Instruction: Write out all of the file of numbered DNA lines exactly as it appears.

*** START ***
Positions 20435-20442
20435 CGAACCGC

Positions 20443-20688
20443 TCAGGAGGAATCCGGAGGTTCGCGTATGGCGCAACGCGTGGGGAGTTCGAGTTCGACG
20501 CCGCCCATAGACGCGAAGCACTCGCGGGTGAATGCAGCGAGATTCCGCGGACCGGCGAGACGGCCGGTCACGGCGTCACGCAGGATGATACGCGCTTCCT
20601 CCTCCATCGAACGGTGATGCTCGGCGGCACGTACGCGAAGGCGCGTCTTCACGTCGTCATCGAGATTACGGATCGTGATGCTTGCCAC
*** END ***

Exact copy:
Positions 20435-20442
20435 CGAACCGC

Positions 20443-20688
20443 TCAGGAGGAATCCGGAGGTTCGCGTATGGCGCAACGCGTGGGGAGTTCGAGTTCGACG
20501 CCGCCCATAGACGCGAAGCACTCGCGGGTGAATGCAGCGAGATTCCGCGGACCGGCGAGACGGCCGGTCACGGCGTCACGCAGGATGATACGCGCTTCCT
20601 CCTCCATCGAACGGTGATGCTCGGCGGCACGTACGCGAAGGCGCGTCTTCACGTCGTCATCGAGATTACGGATCGTGATGCTTGCCAC